The interface of the 20/30 leaves a lot to be desired. A simple menu button allowing you to go through the information you need (remaining points, appointment date) is done through using codes that don’t always work. It was a source of frustration in the unit that the information was sometimes inaccessible. There’s no reason it needs to be that hard to access. There’s no settings to change on the unit (maybe for the installer, not for clients) so the unit could easily be simpler.

Another drawback is that when you successfully blow, you’re never given your BAC reading. This, to me, is a major failing of the unit. Most people will not purchase additional breathalyzers (although, they should) so they will not know what their alcohol rating is - just pass, warn, or fail. How close were they on a warn? People should know, so they can learn. That said, I found the unit to be accurate in it’s readings (One time I waited for my BAC to come down enough to start the unit, and it gave me a rolling retest every 5 minutes trying to catch me and give me a violation. Fortunately my BAC was falling and I had my breathalyzer so I knew I would be ok.)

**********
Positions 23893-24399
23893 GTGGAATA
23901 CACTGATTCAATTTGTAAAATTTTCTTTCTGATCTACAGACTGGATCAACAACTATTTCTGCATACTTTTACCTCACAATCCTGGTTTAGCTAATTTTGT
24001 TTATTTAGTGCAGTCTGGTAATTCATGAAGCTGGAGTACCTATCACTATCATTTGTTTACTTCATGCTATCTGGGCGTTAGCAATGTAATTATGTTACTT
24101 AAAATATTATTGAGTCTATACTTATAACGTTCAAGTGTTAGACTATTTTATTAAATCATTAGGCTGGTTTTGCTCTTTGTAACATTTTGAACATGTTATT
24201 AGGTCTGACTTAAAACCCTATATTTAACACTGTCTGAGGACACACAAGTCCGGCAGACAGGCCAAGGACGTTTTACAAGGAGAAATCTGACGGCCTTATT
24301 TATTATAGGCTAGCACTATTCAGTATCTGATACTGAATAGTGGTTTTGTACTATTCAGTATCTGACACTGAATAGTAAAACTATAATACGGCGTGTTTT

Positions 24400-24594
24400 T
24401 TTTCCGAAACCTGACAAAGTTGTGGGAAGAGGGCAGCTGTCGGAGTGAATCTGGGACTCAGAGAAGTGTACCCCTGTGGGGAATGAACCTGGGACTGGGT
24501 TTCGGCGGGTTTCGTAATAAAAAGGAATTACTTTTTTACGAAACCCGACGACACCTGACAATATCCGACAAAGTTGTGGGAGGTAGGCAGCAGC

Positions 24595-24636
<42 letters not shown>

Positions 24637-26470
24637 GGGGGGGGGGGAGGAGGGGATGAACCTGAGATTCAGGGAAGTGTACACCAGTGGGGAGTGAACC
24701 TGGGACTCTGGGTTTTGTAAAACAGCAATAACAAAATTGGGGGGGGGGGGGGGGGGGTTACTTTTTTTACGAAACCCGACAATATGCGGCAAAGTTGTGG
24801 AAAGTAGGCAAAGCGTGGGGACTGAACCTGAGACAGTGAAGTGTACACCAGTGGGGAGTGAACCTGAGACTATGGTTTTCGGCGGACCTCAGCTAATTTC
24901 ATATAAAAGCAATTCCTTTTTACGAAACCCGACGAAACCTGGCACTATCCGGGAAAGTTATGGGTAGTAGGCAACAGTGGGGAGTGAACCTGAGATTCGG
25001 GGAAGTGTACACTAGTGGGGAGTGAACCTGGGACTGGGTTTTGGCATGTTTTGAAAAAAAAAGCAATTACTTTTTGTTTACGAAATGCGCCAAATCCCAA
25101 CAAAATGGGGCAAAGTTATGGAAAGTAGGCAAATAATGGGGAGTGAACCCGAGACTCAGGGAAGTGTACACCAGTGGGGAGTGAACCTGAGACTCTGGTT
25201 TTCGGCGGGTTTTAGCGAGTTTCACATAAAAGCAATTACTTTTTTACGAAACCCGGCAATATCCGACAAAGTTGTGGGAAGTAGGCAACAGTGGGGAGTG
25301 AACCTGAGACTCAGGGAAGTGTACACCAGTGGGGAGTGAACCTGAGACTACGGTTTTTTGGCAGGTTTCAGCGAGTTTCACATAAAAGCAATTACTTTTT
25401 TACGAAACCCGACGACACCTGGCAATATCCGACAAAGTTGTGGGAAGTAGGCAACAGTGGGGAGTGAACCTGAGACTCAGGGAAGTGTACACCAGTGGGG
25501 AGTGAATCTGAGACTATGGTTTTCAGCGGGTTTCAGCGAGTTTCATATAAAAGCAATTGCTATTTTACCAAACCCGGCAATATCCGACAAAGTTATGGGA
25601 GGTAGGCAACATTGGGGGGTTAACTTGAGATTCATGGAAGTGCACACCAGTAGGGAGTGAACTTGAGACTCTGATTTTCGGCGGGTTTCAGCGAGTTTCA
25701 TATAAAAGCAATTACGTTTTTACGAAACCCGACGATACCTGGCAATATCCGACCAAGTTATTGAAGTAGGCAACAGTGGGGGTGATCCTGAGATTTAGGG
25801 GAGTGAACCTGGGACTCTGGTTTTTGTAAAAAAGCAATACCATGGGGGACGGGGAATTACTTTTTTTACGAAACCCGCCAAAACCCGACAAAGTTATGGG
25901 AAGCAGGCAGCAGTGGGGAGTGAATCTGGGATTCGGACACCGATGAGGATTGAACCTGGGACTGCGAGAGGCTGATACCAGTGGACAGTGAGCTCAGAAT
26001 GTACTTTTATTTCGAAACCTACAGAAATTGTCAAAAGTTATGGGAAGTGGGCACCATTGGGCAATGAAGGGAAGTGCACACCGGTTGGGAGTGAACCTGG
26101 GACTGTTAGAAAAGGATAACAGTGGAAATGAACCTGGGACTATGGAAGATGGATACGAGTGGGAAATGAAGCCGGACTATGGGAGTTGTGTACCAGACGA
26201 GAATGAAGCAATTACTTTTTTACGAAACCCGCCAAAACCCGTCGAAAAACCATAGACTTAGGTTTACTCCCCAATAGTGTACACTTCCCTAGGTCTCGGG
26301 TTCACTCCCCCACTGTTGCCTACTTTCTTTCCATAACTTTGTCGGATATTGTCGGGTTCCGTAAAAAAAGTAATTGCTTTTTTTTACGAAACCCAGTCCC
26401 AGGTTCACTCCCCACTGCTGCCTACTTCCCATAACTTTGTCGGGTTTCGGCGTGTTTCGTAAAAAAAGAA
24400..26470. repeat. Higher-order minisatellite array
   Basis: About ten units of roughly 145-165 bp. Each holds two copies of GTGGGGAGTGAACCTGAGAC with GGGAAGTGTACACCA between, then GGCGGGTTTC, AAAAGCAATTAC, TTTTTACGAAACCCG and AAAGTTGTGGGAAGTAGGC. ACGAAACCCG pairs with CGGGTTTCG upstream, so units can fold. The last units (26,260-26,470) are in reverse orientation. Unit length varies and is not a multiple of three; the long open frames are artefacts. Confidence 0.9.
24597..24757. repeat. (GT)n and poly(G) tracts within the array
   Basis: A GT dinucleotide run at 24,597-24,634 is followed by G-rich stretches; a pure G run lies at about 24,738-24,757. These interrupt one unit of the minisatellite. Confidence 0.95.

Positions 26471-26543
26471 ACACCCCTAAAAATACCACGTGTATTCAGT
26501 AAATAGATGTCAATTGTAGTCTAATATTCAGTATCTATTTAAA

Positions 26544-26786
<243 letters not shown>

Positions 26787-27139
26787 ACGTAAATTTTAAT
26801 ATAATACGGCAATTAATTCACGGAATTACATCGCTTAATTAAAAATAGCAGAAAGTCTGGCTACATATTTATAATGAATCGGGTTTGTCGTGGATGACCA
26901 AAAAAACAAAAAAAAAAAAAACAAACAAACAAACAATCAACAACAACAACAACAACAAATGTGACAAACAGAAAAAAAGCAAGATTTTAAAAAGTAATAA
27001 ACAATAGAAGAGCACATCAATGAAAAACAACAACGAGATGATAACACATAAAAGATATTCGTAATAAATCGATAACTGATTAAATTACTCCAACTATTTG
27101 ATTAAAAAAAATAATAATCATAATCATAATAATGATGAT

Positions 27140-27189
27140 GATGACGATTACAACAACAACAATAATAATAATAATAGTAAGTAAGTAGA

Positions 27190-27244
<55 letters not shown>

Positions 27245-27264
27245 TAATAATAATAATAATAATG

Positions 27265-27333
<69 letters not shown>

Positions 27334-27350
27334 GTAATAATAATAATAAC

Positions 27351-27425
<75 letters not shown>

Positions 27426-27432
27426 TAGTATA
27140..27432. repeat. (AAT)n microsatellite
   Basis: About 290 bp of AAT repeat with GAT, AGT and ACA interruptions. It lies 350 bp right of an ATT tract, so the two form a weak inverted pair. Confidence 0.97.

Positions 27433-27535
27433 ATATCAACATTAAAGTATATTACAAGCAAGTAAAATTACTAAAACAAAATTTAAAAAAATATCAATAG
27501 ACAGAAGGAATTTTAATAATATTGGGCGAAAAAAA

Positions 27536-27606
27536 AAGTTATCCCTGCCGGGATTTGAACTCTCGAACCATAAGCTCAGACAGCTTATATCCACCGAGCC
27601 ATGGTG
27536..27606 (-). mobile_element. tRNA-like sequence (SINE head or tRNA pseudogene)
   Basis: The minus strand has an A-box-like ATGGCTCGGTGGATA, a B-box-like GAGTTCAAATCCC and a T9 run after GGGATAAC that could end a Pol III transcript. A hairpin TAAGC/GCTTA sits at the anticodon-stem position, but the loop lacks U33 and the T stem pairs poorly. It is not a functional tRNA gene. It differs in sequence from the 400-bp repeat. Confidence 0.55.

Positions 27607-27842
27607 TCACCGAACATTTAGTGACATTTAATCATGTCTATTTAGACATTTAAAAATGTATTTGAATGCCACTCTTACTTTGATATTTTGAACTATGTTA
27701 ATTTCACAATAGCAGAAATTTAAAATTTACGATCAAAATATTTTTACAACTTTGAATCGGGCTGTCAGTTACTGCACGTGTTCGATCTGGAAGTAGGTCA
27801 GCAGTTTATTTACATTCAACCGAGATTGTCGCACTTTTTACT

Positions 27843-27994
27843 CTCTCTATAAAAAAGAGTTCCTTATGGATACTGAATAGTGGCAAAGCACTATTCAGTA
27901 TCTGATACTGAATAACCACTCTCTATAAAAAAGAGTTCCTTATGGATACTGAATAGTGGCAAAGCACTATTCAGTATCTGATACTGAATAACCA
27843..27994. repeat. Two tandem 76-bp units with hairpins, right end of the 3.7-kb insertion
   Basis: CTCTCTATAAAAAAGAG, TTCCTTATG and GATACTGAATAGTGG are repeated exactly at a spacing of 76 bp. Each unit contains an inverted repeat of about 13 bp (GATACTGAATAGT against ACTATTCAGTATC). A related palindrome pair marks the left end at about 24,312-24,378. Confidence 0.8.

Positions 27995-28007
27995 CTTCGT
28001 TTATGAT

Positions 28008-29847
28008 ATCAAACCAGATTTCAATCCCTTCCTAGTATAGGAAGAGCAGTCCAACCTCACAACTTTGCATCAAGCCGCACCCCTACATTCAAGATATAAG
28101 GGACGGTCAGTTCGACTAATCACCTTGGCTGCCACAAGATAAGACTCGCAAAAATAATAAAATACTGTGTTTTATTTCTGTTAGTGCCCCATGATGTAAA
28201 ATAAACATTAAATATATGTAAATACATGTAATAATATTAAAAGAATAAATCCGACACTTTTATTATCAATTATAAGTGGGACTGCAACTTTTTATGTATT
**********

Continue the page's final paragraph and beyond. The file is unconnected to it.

Getting the unit calibrated is easy, takes about 10 minutes. They try to make you come in every month for whatever reason, but you’re allowed to be calibrated for every two months. I went that option because, why not? It’s the most they can legally give you. They’ll try to get you for a late fee if you’re late to your appointment, so be sure to be on time, and don’t miss it, things get hairy from there (I never did).

Some people complain about the drain on their battery from the unit. I didn’t find any significant draw, even when leaving my car for two weeks for a trip. The computer unit hidden away is always “on”, so it’s drawing power to keep all the records of your readings and attempts active. There is probably a better way to do this, but I’m not a computer engineer. Some people have had their batteries die from this, I personally didn’t.

Removing the unit takes about fifteen minutes. I couldn’t believe how quickly I was out of there. It was quite a relief.


Overall the unit gets the job done. It’s never pleasant, it’s never particularly easy, but it satisfies the requirements before you. I wish it gave BAC readings, as keeping you in the dark is senseless regarding your alcohol education (although, that may be what they want). Looking around online I’ve seen all sorts of horror stories about malfunctioning units, mine worked fine. Maybe I was lucky.

This unit, with service cost less than other ones I was quoted. Despite my asking questions there still was an additional fee that I wasn’t aware of until it was time to pay ($7/mo warranty, so it wasn’t terrible, but still). They tried to hide the removal fee from me, but once I knew to ask about it, I was told. I never had to deal with a lockout, and found the unit was fair.

Rating: It’s fine. It gets the job done, and that's about it.